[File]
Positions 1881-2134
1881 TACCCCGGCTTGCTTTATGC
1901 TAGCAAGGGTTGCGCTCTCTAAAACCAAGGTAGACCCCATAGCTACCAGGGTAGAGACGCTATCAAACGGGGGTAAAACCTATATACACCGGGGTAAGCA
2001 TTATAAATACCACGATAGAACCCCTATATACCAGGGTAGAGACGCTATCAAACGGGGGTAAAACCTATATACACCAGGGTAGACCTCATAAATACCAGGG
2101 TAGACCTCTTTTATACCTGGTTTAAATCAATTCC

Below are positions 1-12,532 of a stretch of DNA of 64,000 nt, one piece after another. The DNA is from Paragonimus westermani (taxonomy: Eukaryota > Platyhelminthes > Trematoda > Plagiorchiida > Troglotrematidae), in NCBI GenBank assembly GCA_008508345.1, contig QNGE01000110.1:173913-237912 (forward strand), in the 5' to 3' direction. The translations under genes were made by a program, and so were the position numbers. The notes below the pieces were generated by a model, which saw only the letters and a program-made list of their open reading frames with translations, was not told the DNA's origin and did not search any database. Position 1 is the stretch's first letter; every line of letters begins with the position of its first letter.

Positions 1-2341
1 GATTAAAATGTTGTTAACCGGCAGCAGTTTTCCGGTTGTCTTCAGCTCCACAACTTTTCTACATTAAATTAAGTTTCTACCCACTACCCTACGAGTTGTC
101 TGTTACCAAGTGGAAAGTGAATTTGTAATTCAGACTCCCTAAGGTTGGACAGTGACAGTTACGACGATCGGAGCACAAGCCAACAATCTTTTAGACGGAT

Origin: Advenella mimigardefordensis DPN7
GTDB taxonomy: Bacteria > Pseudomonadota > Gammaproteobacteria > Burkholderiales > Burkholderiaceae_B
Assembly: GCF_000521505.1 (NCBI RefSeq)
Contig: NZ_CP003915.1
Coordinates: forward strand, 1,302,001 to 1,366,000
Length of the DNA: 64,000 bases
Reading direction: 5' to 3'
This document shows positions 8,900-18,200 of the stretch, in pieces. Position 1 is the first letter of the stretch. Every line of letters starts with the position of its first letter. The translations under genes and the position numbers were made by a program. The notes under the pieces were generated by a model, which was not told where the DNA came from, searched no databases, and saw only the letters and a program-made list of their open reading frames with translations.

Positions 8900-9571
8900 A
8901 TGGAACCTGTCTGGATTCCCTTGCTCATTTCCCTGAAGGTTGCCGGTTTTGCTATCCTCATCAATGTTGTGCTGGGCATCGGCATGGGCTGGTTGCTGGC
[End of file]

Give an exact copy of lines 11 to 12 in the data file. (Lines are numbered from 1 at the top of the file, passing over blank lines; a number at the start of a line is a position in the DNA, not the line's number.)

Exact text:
GTDB taxonomy: Bacteria > Pseudomonadota > Gammaproteobacteria > Burkholderiales > Burkholderiaceae_B
Assembly: GCF_000521505.1 (NCBI RefSeq)